A group of men and women wearing matching red t-shirts sit around a blue table writing on a large piece of white paper.
Participants collaborate during an advocacy workshop led by Circuit Pointe.

Despite facing a number of challenges, including high rates of inflation affecting project budgets; poor road networks affecting mobility around the project sites; interruption of community activities due to local elections; and ongoing conflict by the separatist Eastern Security Network group and the Nigerian military; Circuit Pointe identified the following key successes throughout the project:

  • Community Engagement: By leveraging various community events and platforms, such as village sensitisation, peoples’ assemblies, SMS blasts, radio broadcasts, and FGM/C documentary shows, the project successfully engaged a large audience and positively influenced people’s attitudes towards FGM/C abandonment. This led to increased awareness, improved perceptions, and a greater willingness to speak up and fight for women’s rights. The project reached 1,061 community members through inter-generational dialogues, and as a result, 789 babies born within the project period were saved from undergoing FGM/C.

    Community tracking and whistle-blowing conducted by the StopFGM Monitoring Network showed that a total of 86 FGM/C cases were reported across the 12 communities within the 2 states. 14 FGM/C cases were reported in November and December 2021 while the monitoring network was established. In all of 2022, 70 cases were reported, and 2 cases were reported between January and April 2023. The impact of the existence of community-based monitoring showed an overall reduction in the incidence rate of FGM/C across the project communities.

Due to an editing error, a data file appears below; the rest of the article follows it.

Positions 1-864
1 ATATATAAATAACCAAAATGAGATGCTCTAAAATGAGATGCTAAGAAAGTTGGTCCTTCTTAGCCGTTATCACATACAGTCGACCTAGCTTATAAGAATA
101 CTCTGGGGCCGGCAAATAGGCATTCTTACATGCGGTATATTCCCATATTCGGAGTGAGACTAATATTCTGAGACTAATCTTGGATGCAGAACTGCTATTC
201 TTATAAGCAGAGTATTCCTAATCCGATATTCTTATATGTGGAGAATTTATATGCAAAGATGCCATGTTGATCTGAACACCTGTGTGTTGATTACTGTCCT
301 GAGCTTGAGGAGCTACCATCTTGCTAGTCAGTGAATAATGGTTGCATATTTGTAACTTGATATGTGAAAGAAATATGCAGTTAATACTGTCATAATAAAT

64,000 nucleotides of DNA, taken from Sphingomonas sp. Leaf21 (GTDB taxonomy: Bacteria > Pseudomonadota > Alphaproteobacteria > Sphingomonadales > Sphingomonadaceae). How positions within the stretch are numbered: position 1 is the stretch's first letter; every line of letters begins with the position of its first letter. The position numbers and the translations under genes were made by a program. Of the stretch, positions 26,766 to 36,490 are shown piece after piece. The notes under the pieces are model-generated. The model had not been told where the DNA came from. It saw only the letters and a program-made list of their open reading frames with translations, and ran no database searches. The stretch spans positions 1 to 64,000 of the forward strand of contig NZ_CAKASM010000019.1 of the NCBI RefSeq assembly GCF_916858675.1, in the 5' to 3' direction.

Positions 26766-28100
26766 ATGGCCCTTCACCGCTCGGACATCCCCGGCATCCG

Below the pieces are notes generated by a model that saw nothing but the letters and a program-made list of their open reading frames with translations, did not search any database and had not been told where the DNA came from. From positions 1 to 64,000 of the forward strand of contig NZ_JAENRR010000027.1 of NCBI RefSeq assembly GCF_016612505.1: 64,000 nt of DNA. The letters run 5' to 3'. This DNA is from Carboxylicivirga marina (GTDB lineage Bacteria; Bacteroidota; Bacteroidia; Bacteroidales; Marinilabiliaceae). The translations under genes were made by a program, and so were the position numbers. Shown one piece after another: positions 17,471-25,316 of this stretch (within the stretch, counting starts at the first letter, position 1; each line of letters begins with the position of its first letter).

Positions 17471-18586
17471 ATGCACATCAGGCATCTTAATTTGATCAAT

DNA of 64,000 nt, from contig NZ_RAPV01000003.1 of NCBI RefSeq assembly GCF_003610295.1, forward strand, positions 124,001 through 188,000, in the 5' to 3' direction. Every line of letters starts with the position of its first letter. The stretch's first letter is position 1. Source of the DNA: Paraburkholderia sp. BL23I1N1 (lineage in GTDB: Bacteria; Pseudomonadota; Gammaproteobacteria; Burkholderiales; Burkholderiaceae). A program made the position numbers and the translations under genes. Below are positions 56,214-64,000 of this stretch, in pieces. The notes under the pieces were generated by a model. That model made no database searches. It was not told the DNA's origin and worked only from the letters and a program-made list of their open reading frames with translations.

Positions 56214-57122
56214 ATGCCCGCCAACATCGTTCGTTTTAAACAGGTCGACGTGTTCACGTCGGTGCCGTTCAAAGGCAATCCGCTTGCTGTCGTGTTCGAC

• Behaviour Change: Through the adoption of the ADKAR (Awareness, Desire, Knowledge, Ability and Reinforcement) change model and the implementation of follow-up sessions and campaign initiatives, the project effectively facilitated behaviour change among key influencers and StopFGM Monitoring Agents. These individuals transformed from being practitioners of FGM/C to becoming change agents and advocates against the practice.

    Over 2 years, FGM/C is reported to have decreased in 12 communities. 8 of the 12 have enacted and signed new rules and sanctions against FGM/C into law and have taken collective action towards abandonment of the practice. Community members who viewed FGM/C as tradition and culture have moved away from practicing it. FGM abandonment declarations were made across the 12 project communities during peoples’ assemblies, an intergenerational dialogue that brings together, men, women, boys, girls, grandmothers and grandfathers.

  • Partnerships and Alliances: The project successfully built strong alliances with traditional authorities and engaged influential community members. These partnerships were crucial in gaining community trust, identifying potential project risks, and achieving project goals. By collaborating with community leaders and key stakeholders, the project created a supportive environment for ending FGM/C, fostering a safer and more inclusive space for women and girls in Imo and Ebonyi States of Nigeria.